The State Board of Education has taken some surprise actions on testing in its first two meetings of 2015, and there’s also a new tone in some board members’ questions and comments during presentations by Department of Education staffers.

The board voted Wednesday to end penalties for districts if they drop below required test participation levels because of parents opting kids out of tests (see story).

Thursday’s meeting didn’t yield any big decisions as board members sat through a long agenda of briefings on some major issues. Most of those agenda items were progress reports on matters like testing and high school graduation guidelines, work primarily mandated by the legislature in the wave of education reform bills passed over the last six years.

Some member comments indicated an interesting level of skepticism about the basic premises behind those programs. Here’s a sampling:

Testing and academic standards – State testing chief Joyce Zurkowski gave the board an update on the complicated process for setting “cut scores” to establish achievement levels on the science and social studies tests given to high school seniors last fall.

Republican board member Steve Durham of Colorado Springs called the descriptions of the four achievement levels “kind of hokey” and suggested the test results be reported merely as percentiles of how students scored. People want to know “how do you stack up against other Colorado students.” He cited Iowa Test of Basic Skills results as an example.

Zurkowski explained that the tests are designed to show student knowledge on academic standards, not just percentile comparisons.

“The problem I have is … the standards don’t mean anything. They are a subjective measure that some individuals or groups have put together,” Durham said. Just report test scores “by percentile and send them out to the schools and let them do what they want,” he suggested.

Board member Angelika Schroeder, a Boulder Democrat, called that “good old 1950s information” and argued that reporting test scores in that way “isn’t the goal that has been stated by our legislature.”

Member Deb Scheffel, a Douglas County Republican, warned that reporting test scores by the four achievement levels is “creating a narrative of failure” and asked “What are our options?” (She was referring to the results of the new science and social studies tests for elementary and middle school students. Only about a third of fifth and eighth graders scored in the two highest levels on science tests, and 17 percent of fourth and seventh graders scored at those levels on social studies. See this story for details.)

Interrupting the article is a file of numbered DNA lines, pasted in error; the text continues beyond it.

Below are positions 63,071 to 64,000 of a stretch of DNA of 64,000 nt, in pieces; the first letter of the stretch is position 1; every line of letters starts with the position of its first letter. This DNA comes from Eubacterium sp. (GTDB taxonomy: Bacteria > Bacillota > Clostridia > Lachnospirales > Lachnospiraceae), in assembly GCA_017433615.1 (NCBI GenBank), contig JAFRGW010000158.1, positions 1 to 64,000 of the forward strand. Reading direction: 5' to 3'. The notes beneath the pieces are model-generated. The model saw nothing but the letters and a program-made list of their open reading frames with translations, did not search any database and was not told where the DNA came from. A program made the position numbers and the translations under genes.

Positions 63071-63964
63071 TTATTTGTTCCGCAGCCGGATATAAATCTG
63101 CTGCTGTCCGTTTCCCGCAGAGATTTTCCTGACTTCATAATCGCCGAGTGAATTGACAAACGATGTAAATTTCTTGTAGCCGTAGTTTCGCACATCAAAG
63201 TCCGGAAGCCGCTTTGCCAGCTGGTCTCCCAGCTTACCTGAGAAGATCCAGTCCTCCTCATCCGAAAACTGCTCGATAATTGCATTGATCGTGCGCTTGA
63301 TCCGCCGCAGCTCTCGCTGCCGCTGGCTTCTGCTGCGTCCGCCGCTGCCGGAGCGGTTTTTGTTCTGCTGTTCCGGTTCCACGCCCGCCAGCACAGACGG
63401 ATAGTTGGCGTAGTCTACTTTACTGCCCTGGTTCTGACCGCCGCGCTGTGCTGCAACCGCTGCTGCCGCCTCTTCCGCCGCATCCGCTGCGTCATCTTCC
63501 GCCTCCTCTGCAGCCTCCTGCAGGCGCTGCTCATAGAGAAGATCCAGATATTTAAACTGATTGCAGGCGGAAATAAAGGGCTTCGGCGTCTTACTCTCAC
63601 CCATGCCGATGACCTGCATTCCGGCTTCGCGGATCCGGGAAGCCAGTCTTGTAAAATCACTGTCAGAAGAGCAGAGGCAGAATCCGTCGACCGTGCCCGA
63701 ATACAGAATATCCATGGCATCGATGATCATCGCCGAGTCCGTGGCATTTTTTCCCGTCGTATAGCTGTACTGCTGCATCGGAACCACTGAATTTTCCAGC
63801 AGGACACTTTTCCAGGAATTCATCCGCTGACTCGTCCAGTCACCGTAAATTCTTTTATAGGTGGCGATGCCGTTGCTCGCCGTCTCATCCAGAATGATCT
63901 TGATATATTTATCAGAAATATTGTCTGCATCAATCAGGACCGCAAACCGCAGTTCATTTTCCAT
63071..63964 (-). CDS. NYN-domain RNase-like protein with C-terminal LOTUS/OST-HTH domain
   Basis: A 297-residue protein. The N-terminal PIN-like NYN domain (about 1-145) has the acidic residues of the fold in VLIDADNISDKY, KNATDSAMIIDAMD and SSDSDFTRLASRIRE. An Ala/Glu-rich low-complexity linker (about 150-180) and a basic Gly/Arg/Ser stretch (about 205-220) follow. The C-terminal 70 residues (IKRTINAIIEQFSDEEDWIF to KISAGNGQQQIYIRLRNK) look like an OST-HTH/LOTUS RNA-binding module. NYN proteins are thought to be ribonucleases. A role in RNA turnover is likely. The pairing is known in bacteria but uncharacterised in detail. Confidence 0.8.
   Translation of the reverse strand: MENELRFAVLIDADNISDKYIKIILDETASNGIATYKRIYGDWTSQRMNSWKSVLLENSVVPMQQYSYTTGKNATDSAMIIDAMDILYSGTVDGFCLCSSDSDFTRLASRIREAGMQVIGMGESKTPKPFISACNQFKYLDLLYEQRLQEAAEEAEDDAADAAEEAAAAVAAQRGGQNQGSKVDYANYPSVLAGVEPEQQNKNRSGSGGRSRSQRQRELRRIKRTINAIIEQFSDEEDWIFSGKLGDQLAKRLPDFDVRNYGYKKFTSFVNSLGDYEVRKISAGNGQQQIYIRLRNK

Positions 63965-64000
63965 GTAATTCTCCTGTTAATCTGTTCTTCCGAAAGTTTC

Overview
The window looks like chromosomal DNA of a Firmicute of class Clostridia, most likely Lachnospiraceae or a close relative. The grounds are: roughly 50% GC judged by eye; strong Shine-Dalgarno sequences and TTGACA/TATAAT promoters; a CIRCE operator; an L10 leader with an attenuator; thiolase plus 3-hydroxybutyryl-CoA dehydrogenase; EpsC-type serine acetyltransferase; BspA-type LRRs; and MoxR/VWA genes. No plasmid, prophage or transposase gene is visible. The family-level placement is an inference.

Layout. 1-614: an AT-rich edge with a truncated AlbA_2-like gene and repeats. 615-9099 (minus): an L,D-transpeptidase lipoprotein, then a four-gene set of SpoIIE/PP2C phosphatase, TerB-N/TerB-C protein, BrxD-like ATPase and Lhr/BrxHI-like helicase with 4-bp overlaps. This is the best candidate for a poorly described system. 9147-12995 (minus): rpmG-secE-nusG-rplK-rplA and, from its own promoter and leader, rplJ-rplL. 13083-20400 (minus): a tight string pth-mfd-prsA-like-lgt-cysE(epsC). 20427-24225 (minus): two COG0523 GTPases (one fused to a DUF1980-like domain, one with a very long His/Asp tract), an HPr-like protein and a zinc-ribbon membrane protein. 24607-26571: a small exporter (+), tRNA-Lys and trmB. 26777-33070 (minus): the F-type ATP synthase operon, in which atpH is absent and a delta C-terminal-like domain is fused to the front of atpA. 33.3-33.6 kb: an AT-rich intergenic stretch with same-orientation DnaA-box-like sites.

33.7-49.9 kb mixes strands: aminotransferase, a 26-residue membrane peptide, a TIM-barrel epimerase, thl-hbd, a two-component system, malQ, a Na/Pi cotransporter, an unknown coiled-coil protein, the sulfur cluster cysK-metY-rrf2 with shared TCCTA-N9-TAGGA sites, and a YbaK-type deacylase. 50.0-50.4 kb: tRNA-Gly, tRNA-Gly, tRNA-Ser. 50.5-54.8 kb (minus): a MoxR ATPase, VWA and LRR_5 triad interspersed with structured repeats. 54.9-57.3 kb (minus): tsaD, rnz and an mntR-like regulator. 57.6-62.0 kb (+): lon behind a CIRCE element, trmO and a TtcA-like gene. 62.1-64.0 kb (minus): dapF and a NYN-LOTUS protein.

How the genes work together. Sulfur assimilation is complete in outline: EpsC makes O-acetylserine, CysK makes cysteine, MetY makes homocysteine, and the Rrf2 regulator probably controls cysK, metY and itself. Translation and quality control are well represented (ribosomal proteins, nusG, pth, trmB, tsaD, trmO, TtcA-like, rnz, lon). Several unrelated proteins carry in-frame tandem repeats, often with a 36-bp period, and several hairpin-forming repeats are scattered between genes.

Pulling out of Common Core – The board also was briefed Thursday on the mechanics of pulling Colorado out of the Common Core State Standards and the PARCC tests. (Basically the board can’t do that by itself – see this legal memo.)

Scheffel suggested that the state needs less-detailed standards that create “a core of commonality rather than the pervasive commonality we’ve created with Common Core and PARCC.”

Republican member Pam Mazanec, also of Douglas County, said this about the Common Core: “For me it does not matter if these standards are perfect. I’m opposed to them because they invite federal intrusion. Standards drive curriculum, they invite federal intrusion in curriculum.”

Graduation guidelines – One of the many components of the 2008 Colorado Achievement Plan for Kids law was creation of high school graduation “guidelines” that school districts are supposed to meet or exceed. The board was updated (see slides) on that long-running process; the eventual guidelines won’t go into effect until the end of the decade.

Durham complained, “These are not guidelines” and should be labeled as requirements. Scheffel said she felt the proposed plan was much too detailed. “What is the minimum the State Board can do? Being heavy on the regulatory side doesn’t really serve the kids, the parents, the schools,” she said.

The board is scheduled to vote on the guidelines later in the spring.

Chair Marcia Neal, a Republican from Grand Junction, closed the long afternoon session by calling it “a good meeting” but gently noting, “I do get a little concerned about the accusatory note sometimes toward the staff.” (Durham had been a bit abrupt with Senior Assistant Attorney General Tony Dyl at various times Wednesday.)

Neal also told Durham, “I strongly suggest that when you have a motion you write it out.” Durham’s motions on testing in January and on Wednesday were made orally. Neal also suggested members should have a month to consider such motions before voting. Durham didn’t say anything in reply.

🔗Following up on Wednesday’s news

Education Commissioner Robert Hammond on Thursday sent a letter to the state’s superintendents advising them how to handle the State Board’s Tuesday votes on testing waivers and parent opt-outs.

“Districts should continue preparations for the administration of the upcoming assessments,” Hammond wrote.

On the question of opt outs, he advised, “The effect of this motion is that districts will not be penalized by a lowering of their accreditation rating should their student participation rates fall below 95 percent on the PARCC assessments due to parental refusal of their students to take the PARCC assessments. Districts still need to engage in good faith efforts to test all students in accordance with state and federal law and maintain documentation of parent refusals.”

See the full letter below.